1. wayward4now
                Terminator

                Re: Eh? What?

                Red is never a good color to push. You would think a 74 year old would have learned thus,

          3. Adam 52 Silver badge

            Re: Eh? What?

            "Wonder how long a door that could crush somebody without safety features would last in an office building."

            It's not an office building is it? Loose cables wouldn't be acceptable in an office either, but are commonplace on film sets. As are hot lights, carpenters, pyrotechnics, firearms etc.

            But in general there are loads of big, heavy doors in industrial situations. Sliding hangar doors are notorious for taking people's fingers off, for example. And have you seen the Sandbanks ferry?

            1. Cynic_999 Silver badge

              Re: Eh? What?

              "

              But in general there are loads of big, heavy doors in industrial situations. Sliding hangar doors are notorious for taking people's fingers off, for example. And have you seen the Sandbanks ferry?

              "

              In all cases such doors should not be accessible by people who have not had relevant training. If they are accessible and a person is injured as a result, the organisation responsible could indeed face H&S charges.

              Actors are made aware of the normal hazards present on a film set, and are not permitted unfettered access to certain areas of the set. Had Harrison Ford been given specific training on the hazard presented by the door, I doubt this case would have been brought.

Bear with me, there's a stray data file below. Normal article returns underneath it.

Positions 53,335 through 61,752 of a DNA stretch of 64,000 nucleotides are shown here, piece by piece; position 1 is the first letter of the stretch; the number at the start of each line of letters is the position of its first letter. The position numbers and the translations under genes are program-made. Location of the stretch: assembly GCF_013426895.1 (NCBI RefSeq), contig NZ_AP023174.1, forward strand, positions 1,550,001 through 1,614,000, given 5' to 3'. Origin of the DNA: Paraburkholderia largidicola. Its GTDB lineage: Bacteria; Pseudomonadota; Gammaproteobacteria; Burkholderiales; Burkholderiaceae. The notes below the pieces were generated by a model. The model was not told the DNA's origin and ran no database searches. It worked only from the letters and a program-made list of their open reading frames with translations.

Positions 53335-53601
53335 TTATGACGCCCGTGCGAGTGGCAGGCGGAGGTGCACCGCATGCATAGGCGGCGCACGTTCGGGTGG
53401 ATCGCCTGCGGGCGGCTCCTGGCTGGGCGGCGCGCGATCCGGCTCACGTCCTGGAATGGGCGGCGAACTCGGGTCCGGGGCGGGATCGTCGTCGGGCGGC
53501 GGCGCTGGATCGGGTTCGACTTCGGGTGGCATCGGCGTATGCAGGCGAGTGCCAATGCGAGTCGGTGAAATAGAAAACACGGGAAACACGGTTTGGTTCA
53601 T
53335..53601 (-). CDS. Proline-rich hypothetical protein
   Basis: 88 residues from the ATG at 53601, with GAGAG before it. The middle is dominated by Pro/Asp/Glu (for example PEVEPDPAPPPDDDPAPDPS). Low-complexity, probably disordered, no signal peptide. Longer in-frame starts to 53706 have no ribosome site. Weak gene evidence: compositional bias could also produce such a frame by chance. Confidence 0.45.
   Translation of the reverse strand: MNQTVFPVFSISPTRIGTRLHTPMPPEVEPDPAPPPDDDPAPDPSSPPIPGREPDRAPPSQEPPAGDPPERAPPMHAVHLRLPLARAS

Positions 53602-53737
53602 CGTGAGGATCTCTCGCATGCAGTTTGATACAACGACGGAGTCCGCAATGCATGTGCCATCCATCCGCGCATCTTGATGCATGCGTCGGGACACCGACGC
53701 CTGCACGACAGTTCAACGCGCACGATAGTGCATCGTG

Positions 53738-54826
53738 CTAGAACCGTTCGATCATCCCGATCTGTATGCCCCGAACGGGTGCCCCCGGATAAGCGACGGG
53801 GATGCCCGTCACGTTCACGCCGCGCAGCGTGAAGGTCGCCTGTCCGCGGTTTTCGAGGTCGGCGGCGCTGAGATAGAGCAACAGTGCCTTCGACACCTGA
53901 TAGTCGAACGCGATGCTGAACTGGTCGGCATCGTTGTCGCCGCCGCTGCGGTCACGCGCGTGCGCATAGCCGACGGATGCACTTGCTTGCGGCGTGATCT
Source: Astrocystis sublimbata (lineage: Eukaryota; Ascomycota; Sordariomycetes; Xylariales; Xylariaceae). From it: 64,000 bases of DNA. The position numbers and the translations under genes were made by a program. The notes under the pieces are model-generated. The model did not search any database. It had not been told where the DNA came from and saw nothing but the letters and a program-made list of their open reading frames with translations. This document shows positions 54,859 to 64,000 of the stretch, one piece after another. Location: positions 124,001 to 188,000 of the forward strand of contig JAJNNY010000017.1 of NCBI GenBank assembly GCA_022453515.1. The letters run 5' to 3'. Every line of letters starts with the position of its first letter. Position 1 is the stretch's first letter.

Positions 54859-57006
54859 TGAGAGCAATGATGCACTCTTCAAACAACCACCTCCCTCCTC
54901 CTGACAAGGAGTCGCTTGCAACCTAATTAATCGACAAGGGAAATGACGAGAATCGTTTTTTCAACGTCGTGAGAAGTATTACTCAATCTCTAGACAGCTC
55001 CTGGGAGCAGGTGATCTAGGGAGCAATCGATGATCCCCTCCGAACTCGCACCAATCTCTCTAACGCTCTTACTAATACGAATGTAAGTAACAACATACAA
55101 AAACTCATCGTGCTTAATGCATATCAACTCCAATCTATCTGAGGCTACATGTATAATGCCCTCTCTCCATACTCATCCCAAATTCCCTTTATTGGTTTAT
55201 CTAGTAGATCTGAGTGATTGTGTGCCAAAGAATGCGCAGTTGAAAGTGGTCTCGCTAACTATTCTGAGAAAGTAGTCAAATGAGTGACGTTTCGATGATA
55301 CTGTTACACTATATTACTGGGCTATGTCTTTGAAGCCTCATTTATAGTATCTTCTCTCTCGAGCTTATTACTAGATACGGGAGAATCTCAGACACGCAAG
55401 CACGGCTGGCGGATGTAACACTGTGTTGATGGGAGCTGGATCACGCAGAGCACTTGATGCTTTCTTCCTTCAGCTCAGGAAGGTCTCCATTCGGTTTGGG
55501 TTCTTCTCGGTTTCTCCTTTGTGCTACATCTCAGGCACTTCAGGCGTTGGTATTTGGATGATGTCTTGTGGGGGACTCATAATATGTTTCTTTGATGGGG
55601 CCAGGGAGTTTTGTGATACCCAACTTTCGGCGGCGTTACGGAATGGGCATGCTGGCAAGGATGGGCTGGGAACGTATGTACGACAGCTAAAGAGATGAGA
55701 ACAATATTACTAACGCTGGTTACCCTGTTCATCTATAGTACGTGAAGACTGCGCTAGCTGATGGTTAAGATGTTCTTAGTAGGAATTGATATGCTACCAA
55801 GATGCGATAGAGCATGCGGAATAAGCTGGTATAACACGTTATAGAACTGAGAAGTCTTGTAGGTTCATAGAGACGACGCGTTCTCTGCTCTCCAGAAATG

4. G7mzh

            Re: Eh? What?

            Wonder how long a door that could crush somebody without safety features would last in an office building.

            Not quite the same, but the place I worked at had a rotating "air lock" door which - supposedly - detected when someone had passed through one door, closed that and opened the other. When it failed to do so, which it did frequently, you got trapped in it because there were no controls on the inside. Fortunately it was a high traffic area, but more than once a victim had to use their mobile to telephone the switchboard for help!

        2. Cynic_999 Silver badge

          Re: Eh? What?

          "

          He pushed the door close button and the door closed.

          "

          Sure, but that is irrelevant. Automatic doors should not be capable of closing with sufficient force to cause an injury unless they are fitted with appropriate safety devices that ensure they cannot close unless the doorway is clear. Think of how many people would be crushed by train doors and lift doors if that was not the case.